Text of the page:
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[TAX] Riley-Roberts Park, LP v. Joseph O'Connor, in his official capacity as Marion County Assessor, No. 21T-TA-00024

By Courts

Thursday, November 4, 2021 10am to 12pm

Court of Appeals of Indiana Courtroom, Statehouse, Room 413, Indianapolis, IN, 46204

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Due to the COVID-19 pandemic, access to the Courtroom will be limited to the Judge, limited Court personnel, and no more than two attorneys per arguing party. (A live webcast will be available outside the Courtroom and remotely.)

Riley Roberts Park, LP owns the Davlan Apartments, a mixed-use building located along Massachusetts Avenue in downtown Indianapolis. A variety of one- or two-bedroom apartments, a few restaurants, a coffee shop, a jewelry store, and other commercial establishments are located within the Davlan. Thirty-six of the Davlan’s fifty residential units are set aside for low-income individuals and families.

In 2006, Riley Roberts Park filed an application for exemption with the Marion County Assessor, claiming that the Davlan should be exempt from property taxes because it was owned, occupied, and exclusively used for charitable purposes. The Marion County Property Tax Assessment Board of Appeals (PTABOA), however, determined that only fifty-four percent (54%) of the property qualified for an exemption. The Davlan remained partially exempt from property taxes for the next three years. Then, in March of 2011, the PTABOA revoked Riley Roberts Park’s exemption for the 2010 tax year.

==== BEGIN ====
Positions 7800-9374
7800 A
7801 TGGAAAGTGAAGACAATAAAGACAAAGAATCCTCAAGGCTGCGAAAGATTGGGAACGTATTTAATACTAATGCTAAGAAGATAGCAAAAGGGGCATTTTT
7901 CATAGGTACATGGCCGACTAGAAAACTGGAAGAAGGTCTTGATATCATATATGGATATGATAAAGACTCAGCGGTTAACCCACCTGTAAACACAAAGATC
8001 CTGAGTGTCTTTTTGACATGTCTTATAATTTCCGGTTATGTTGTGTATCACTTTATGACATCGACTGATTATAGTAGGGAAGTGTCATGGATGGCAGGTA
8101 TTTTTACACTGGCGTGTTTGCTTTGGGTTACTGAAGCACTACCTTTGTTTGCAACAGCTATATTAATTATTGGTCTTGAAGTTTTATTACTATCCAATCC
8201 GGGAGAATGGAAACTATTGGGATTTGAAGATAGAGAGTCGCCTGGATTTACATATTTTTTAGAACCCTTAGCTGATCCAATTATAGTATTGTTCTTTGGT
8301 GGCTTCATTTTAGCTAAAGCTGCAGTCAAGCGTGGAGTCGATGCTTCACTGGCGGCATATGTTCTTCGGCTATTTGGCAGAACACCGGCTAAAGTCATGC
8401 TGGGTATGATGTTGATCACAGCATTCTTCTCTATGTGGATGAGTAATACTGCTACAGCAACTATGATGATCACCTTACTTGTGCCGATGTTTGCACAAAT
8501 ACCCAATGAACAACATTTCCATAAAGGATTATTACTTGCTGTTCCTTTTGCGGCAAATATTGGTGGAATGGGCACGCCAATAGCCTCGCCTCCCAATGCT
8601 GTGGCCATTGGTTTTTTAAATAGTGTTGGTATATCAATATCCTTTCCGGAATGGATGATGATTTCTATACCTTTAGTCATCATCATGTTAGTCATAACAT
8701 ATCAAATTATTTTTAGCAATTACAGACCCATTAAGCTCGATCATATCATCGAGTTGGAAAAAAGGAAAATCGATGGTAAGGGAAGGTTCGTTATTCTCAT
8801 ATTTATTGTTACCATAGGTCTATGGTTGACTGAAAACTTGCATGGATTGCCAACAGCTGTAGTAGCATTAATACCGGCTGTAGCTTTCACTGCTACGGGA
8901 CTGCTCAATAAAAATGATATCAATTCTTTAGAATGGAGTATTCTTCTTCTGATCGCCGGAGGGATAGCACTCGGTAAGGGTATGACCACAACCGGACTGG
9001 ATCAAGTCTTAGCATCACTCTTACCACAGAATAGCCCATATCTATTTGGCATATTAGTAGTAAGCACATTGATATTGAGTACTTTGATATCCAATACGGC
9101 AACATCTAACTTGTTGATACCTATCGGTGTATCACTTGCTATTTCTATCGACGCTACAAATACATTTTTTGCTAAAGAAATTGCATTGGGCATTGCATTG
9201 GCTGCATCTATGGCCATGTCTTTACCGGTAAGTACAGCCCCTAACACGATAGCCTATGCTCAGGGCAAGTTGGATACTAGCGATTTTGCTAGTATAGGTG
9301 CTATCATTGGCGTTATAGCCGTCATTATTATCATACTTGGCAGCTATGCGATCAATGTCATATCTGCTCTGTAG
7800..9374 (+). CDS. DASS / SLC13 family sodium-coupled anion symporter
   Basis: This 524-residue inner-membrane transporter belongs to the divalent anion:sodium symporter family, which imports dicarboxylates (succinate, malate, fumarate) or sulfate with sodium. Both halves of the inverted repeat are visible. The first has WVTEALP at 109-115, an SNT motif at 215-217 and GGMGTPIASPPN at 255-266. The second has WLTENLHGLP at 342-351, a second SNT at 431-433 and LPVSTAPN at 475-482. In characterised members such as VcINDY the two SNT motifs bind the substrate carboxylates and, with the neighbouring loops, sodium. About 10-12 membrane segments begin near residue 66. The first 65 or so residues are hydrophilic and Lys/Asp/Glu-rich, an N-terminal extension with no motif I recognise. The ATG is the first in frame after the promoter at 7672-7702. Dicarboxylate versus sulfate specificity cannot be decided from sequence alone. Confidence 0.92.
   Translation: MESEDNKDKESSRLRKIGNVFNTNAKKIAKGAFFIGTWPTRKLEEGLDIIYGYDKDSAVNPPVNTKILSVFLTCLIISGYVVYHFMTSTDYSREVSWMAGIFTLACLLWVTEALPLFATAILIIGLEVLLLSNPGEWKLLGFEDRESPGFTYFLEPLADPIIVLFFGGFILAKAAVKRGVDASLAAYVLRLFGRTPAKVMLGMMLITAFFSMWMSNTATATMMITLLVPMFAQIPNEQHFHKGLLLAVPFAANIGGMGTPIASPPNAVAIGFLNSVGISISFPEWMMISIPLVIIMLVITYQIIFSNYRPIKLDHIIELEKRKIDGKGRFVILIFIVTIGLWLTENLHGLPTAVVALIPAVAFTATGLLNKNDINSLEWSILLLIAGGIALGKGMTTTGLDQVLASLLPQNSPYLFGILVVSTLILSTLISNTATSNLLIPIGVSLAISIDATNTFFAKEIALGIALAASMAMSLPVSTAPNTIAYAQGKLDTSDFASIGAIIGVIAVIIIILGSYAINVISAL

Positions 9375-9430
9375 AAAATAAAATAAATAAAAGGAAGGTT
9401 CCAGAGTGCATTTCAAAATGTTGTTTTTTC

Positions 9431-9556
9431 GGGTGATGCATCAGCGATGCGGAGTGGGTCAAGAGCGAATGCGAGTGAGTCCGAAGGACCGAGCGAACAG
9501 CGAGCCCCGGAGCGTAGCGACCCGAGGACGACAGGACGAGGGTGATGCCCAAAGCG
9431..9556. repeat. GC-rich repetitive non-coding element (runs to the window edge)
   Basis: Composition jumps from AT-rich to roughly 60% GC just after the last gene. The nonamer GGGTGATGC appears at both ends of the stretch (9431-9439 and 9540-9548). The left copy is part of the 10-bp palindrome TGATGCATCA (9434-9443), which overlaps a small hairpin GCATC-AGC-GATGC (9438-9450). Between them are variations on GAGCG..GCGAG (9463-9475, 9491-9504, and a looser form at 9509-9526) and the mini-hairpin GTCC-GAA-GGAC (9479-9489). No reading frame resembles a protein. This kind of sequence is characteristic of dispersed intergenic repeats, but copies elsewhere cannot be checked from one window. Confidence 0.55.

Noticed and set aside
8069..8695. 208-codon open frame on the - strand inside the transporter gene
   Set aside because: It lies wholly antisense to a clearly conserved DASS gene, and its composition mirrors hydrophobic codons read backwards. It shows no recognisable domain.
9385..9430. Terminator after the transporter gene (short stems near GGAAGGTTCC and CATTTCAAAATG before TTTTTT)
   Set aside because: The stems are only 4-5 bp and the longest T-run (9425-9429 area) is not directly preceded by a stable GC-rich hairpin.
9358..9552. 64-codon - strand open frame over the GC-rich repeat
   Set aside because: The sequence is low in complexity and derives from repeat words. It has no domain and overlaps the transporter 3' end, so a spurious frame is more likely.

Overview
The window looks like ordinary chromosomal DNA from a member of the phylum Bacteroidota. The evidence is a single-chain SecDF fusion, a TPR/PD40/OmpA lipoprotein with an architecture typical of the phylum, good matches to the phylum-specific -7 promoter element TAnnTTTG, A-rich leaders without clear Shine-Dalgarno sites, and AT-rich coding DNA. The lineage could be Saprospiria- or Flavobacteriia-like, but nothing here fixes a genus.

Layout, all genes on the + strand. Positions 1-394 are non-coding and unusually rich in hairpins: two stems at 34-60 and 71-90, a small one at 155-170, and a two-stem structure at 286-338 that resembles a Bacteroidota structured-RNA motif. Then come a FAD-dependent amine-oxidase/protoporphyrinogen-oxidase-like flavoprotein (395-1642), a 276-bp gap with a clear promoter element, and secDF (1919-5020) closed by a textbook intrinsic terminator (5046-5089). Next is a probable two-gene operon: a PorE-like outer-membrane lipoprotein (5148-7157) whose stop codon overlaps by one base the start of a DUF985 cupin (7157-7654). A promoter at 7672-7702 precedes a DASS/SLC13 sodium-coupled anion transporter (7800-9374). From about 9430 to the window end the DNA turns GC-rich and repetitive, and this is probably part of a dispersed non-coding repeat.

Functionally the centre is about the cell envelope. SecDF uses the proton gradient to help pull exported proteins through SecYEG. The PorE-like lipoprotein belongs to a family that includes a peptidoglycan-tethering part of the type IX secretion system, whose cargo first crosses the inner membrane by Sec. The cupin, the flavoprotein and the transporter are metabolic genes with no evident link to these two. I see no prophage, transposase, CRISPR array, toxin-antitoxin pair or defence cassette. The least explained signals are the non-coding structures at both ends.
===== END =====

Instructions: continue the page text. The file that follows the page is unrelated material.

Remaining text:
In April of 2011, Riley Roberts Park appealed to the Indiana Board of Tax Review, claiming that the PTABOA lacked the statutory authority to revoke its 2010 exemption. Riley Roberts Park also claimed that the PTABOA’s erred in revoking its exemption because the Davlan was owned, occupied, and used for charitable purposes. Moreover, Riley Roberts Park subsequently claimed that its property remained eligible for an exemption during the 2011 through 2016 tax years. In May of 2021, the Indiana Board issued a final determination that upheld the PTABOA’s revocation of Riley Roberts Park’s 2010 exemption and concluded that the Davlan was not owned, occupied, and predominantly used for charitable purposes during the 2010 through 2016 tax years.

On appeal, Riley Roberts Park asserts that the Indiana Board’s final determination is erroneous and must be reversed.

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